• 15.  
    • 16. New forms of scholarly communication & resources
      • Study of “original and scholarly works,” those resources containing born-digital content by and for a scholarly audience”
        • E-only journals (numerous, all disciplines)
        • Reviews (several humanities egs)
        • Preprints and working papers (all disciplines)
        • Encyclopaedias, dictionaries, and annotated & content
        • Data (sciences)
        • Blogs & wikis (controlled informal communication)
        • Discussion forums (archived discussions)
        • Professional and scholarly hubs (digital portals)
    • 17. Some examples
    • 18.  
    • 19.  
    • 20.  
    • 21.  
    • 22. Scholars will rely on integrated electronic environments
      • Layered, interlinked platforms containing a wide variety of content – from fee-based to free – including:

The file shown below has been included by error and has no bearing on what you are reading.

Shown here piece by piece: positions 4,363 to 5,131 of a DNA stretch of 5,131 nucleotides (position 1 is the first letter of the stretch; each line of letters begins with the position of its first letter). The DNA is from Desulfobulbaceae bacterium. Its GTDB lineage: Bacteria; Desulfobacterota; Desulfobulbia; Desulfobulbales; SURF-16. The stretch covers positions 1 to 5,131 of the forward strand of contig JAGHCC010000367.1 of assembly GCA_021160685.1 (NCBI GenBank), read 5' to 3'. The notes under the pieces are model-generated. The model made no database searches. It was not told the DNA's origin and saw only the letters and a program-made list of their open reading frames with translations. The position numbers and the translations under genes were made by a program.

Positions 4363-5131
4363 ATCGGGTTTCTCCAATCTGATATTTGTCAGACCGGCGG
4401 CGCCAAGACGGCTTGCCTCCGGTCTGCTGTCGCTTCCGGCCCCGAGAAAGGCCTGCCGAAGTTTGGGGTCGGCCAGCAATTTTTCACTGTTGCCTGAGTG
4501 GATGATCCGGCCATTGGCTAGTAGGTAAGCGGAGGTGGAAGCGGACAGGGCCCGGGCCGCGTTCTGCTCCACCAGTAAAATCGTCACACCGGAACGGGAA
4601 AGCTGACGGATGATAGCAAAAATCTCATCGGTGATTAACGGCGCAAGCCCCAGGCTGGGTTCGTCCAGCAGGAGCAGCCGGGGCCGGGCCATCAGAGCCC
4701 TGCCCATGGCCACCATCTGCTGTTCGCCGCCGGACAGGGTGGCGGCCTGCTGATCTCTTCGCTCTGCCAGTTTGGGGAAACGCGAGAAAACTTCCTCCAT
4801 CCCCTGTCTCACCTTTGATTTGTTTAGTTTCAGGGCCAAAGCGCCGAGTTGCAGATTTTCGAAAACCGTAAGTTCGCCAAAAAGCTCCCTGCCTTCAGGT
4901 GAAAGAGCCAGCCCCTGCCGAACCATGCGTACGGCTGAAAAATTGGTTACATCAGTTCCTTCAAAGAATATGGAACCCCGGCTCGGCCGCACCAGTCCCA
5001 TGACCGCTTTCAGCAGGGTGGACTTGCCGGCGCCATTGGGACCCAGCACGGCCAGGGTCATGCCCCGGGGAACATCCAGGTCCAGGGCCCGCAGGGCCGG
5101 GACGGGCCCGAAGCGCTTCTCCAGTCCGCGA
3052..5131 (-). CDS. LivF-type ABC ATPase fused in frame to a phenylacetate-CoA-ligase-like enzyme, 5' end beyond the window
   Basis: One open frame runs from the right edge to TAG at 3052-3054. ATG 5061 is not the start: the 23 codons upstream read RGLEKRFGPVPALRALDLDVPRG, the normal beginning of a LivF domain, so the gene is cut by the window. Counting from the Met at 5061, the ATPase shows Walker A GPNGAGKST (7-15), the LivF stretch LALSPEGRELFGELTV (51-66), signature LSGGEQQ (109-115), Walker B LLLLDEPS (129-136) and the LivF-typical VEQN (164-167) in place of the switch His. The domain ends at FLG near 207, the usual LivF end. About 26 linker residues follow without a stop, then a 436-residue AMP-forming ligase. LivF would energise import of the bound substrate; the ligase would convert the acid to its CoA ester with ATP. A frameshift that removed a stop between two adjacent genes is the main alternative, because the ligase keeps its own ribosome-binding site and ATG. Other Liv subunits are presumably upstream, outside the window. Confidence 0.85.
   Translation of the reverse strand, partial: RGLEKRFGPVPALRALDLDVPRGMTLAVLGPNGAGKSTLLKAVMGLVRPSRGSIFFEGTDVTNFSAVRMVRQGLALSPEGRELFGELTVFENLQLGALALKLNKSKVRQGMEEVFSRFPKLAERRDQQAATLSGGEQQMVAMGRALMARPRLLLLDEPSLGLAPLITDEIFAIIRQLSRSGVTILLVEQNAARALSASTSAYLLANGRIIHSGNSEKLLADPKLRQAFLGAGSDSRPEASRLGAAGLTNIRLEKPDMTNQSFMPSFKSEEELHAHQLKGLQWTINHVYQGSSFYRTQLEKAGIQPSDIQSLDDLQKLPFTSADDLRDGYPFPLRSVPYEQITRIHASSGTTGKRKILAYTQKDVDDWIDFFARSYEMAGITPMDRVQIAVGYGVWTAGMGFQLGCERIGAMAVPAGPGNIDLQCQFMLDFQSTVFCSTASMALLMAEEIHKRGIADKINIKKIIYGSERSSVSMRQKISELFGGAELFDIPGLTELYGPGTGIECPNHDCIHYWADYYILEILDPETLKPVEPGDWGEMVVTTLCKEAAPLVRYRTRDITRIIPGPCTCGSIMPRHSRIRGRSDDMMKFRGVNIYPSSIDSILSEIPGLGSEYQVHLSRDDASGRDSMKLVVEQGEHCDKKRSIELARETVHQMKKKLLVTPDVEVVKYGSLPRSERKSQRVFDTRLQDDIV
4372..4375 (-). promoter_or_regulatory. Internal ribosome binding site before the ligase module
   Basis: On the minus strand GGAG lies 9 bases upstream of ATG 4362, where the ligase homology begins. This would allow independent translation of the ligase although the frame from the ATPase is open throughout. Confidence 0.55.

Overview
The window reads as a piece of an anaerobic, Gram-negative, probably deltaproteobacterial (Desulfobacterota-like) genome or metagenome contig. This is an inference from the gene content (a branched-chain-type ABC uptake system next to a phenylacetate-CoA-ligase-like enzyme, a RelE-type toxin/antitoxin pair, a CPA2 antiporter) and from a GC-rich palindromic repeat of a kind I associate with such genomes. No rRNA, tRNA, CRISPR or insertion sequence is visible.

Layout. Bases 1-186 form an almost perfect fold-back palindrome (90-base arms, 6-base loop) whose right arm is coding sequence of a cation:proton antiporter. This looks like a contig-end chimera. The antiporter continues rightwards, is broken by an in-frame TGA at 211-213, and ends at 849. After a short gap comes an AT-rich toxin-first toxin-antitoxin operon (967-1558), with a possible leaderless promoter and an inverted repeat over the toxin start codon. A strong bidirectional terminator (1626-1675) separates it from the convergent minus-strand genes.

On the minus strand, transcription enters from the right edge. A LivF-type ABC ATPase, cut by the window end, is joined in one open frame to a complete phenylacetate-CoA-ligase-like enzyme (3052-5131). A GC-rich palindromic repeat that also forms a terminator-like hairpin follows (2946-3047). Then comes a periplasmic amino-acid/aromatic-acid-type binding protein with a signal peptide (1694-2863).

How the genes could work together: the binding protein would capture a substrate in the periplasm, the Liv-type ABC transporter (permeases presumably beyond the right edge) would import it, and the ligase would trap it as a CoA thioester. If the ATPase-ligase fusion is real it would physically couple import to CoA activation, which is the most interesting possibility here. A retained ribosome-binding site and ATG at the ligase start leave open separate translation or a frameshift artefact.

• traditional peer-reviewed published material (monographs, journals, reference works)
        • multimedia projects
        • raw primary source material (data sets, gray literature)
        • primary source material designed with the interpretative and conceptual insights of scholars
        • conference proceedings and other non-peer-reviewed output from universities
        • pre-print workspaces that allow scholars to collaborate in advance of publication (working paper repositories)
        • post-print conversation spaces that encourage scholarly communication (message boards, author sites, newsletters, blogs )